Louis Pagan is a content producer and co-founder of Latinos in Social Media. As one of the first latino voices in the blogosphere with his blog Latino Pundit, Louis has now rebranded himself as an entrepreneur. While he still blogs, Louis also owns a company called Lat3G Media and he has helped launched projects like the LATISM Heritage Tour. Being a Latin American guy myself, it was very fun to talk with Louis about the bond that unites all latinos and hispanics, as well as topics such as old and new media, and the “social” part of social media in the25th episode of “The Social Nerdia Show!”
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Louis and I started the show talking about the fact that October 15th is the last day of Hispanic Heritage month, a tradition that has been around for many decades. Not many know this but Hispanic Heritage month starts on September 15th because it is the day of independence of many Central American countries, like my very own Guatemala. “It’s like a virtual month, right between the calendars,” Louis said as we spoke about the 4 weeks that have been designated to celebrate our heritage. “I don’t know if it’s the food, the culture, the way we look, the music, the way we dress, speak, we have a common bond and we connect on all different levels, it’s a celebration,” Louis expressed.
Louis and the Latinos in Social Media team have created a “Heritage Tour” to celebrate not only our heritage but our involvement in all things social and all things media. The LATISM crew will hold conferences in states with huge latino presence like New York and Florida. But perhaps LATISM’s biggest impact is on the web and on social media itself. The group has allowed for people across the US and the world with similar passions to connect and collaborate. Louis made sure to give credit to a lot of those involved, such as Ana Roca Castro and George Torres. “LATISM is nothing without all the people that are fueling it with all this excitement and doing all these great and amazing things, ” Louis said. “It’s really blowing our minds what we can do when put all of our minds together and put all our talents and efforts and focus on a common goal.”
Of course, not all latinos and hispanics are the same. We all have different stories, different backgrounds, different ideas, beliefs, values, and futures. Many of us relate to the famous ‘ni de aqui, ni de alla’ saying that means ‘not from here, nor from there.’ Yes, we all have a latino bond that is apparent when you put us together, but this “minority” is growing, changing, and becoming something that simply cannot be defined in detail. Growing in numbers, in purchasing power, in diversity, and in share of voice, we all have our thoughts about topics like music, assimilation, immigration, and Spanglish.
The influence and growth of our community is obviously getting the attention of companies and marketers. And I’m not just talking about TV shows on Univision and baked goods from Bimbo, I’m talking about Fortune 500 companies targeting us with big dollar signs above whatever profile they’ve put above our heads. It is very important that companies learn to see that we are a diversed bunch and that there are tons of countries and backgrounds that we’ve come from. So our diversity is not just an interesting idea, but it actually affects how entire industries do business.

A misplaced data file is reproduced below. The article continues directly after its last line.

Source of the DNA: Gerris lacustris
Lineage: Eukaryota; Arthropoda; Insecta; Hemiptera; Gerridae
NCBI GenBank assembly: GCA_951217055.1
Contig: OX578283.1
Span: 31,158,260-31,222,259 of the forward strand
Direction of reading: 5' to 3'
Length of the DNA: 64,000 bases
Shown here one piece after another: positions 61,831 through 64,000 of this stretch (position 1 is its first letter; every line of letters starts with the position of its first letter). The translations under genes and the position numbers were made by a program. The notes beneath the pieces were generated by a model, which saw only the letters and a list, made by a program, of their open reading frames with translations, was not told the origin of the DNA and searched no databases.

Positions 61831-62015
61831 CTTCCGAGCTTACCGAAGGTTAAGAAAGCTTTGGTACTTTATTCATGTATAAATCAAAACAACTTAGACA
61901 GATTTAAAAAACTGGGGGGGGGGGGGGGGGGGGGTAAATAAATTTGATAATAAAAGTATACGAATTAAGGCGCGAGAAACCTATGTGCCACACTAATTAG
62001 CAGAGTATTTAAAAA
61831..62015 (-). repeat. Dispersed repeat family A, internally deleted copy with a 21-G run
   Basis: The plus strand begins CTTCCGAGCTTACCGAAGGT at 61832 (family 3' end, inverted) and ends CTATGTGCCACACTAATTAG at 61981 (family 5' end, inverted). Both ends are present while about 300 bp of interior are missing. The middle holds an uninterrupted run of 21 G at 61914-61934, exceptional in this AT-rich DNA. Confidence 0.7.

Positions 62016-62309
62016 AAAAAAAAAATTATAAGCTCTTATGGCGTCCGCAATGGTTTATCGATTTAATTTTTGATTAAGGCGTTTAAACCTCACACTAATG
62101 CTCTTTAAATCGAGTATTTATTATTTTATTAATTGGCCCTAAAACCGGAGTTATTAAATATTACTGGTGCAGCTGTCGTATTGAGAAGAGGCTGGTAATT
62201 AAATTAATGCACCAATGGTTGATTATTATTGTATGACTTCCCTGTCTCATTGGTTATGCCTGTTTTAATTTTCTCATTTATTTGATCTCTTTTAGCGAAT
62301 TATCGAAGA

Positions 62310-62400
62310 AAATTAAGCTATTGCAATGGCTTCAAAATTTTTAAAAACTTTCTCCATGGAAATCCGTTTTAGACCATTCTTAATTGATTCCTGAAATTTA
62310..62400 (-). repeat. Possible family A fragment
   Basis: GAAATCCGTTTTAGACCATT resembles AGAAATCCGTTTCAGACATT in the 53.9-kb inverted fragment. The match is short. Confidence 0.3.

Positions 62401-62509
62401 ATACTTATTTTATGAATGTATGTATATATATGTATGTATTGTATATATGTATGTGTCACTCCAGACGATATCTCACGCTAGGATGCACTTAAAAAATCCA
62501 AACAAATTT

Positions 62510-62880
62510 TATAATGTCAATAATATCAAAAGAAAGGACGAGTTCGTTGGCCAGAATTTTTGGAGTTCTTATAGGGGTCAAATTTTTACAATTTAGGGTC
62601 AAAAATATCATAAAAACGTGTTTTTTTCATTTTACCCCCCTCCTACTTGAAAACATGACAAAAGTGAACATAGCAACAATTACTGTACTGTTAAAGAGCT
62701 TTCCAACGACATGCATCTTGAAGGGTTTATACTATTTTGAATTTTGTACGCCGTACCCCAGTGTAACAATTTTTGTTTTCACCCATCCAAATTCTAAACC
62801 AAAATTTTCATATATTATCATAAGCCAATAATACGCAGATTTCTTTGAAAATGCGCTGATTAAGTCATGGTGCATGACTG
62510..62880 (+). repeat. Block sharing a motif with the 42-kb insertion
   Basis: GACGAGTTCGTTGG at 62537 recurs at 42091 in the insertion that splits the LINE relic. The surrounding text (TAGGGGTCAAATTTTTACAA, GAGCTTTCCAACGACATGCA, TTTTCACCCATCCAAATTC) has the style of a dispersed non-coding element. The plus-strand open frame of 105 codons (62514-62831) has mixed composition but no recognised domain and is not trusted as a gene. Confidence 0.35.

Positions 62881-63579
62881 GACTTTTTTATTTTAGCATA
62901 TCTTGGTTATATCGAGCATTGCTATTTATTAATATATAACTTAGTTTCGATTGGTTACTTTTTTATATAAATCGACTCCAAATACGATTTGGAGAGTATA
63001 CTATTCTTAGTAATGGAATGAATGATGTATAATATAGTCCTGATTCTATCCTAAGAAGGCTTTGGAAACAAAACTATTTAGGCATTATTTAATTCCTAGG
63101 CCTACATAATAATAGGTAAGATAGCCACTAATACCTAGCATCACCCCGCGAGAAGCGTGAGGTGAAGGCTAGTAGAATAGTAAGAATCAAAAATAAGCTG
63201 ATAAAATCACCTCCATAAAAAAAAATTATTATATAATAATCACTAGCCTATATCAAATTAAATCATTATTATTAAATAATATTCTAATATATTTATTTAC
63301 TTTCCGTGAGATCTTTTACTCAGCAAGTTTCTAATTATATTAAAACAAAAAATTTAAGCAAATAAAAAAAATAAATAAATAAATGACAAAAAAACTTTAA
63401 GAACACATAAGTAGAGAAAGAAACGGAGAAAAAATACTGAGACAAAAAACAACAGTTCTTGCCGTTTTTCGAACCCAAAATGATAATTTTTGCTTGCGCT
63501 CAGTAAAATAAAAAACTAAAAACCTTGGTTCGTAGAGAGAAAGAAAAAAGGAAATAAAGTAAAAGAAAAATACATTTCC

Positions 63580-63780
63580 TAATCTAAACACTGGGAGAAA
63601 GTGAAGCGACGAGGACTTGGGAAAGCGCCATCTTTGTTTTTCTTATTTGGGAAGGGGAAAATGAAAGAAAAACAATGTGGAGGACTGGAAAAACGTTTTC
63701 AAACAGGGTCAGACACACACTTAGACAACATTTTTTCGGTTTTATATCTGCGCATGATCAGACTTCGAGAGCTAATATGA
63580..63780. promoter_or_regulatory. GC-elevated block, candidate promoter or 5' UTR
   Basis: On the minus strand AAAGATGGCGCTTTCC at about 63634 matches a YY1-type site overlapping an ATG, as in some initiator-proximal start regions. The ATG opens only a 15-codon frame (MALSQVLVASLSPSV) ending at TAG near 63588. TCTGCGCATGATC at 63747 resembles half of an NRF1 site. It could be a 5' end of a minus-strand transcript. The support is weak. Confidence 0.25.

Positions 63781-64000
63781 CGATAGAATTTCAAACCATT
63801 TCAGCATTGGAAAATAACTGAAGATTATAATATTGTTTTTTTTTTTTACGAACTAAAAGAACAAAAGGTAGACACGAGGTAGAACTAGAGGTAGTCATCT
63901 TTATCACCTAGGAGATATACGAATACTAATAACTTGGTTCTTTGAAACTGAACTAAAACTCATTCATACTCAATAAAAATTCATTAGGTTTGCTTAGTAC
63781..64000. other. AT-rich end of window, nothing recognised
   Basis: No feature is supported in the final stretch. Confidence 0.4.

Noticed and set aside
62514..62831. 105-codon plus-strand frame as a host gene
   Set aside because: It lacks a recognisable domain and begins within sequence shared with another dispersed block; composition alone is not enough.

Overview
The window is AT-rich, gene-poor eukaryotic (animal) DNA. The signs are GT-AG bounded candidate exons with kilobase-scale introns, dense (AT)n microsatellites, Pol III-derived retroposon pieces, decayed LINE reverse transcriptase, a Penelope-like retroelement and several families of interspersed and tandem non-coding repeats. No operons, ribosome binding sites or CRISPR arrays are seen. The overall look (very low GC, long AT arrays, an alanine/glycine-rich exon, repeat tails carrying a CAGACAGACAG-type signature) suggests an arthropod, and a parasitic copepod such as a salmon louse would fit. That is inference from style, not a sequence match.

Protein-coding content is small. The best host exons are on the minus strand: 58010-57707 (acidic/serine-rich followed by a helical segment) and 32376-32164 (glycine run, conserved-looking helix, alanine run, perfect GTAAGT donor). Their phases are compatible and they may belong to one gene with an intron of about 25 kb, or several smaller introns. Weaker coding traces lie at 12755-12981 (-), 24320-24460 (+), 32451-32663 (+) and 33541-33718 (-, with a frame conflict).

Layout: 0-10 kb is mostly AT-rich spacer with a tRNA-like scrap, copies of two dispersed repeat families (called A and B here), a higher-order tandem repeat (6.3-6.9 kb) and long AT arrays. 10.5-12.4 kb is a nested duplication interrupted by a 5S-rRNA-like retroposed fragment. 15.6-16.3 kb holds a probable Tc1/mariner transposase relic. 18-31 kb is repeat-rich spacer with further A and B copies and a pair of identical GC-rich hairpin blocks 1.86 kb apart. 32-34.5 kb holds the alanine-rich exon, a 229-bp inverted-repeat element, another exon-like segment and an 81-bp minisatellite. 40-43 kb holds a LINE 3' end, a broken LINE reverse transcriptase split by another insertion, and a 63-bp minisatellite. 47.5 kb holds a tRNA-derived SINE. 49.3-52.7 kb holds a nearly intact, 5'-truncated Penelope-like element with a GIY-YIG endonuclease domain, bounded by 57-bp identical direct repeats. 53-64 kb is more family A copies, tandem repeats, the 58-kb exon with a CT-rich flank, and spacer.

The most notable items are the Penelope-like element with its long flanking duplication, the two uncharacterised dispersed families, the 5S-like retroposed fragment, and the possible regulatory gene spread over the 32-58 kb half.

Louis is a great example of how diverse we can be. “I don’t speak a lot of Spanish, I didn’t grow up with a Spanish background or Spanish cooking or Spanish culture of Spanish food. And yet, when people meet me they identify me as latino. We don’t all speak Spanish. there’s a lot of assumptions being made and if you’re in the business of making money and your consumer is either latino or hispanic, you better know your market and customize your message.”
Stereotyping is simply not going to work and it might actually create the opposite results. There is much to learn and unlearn from the evolving latino population and while that makes marketing a bit more difficult, that is a great thing because it allows researchers to delve deep into just how diverse we can be, and it also lets creatives get more creative.“Demographics are changing. There is no such thing as average American.” Louis brought up a quote from his friend John Rivera that America is now as diverse as “a great big salad, as opposed to melting pot.”
As people change, media is not always changing with them. Old media has had a lot of trouble catching up not just due to business models, but also because of the one-way form of broadcasting that old media focused on. Louis brought up the importance of trust by saying, “Old media has failed in a way because people no longer trust them.. Talking in social media is in a way a revolution in media.”
Social media is helping us meet, it’s helping us start virtual parties like#latism on Twitter, and helping us hang out on live chat rooms and live podcasts. It is helping us realize that there are many of us that are not only involved in social media, but being a part of its evolution. Louis said the following, “Right now there’s two buzz words: social media and new media… social media is using tools and technologies to socialize with other people and social media is not new. We’ve been social all our lives. Latinos are very social. You get a few of us together and we act as if we’d known each other all of our lives. Social media is simple. It’s a conversation.”
While Latinos in Social Media gives a voice to latinos, Louis told me that the group is welcoming to other groups that want to connect with us. “That’s what’s so powerful about social media. It connect eveybody its one big great dialogue that’s making changes all across the board.”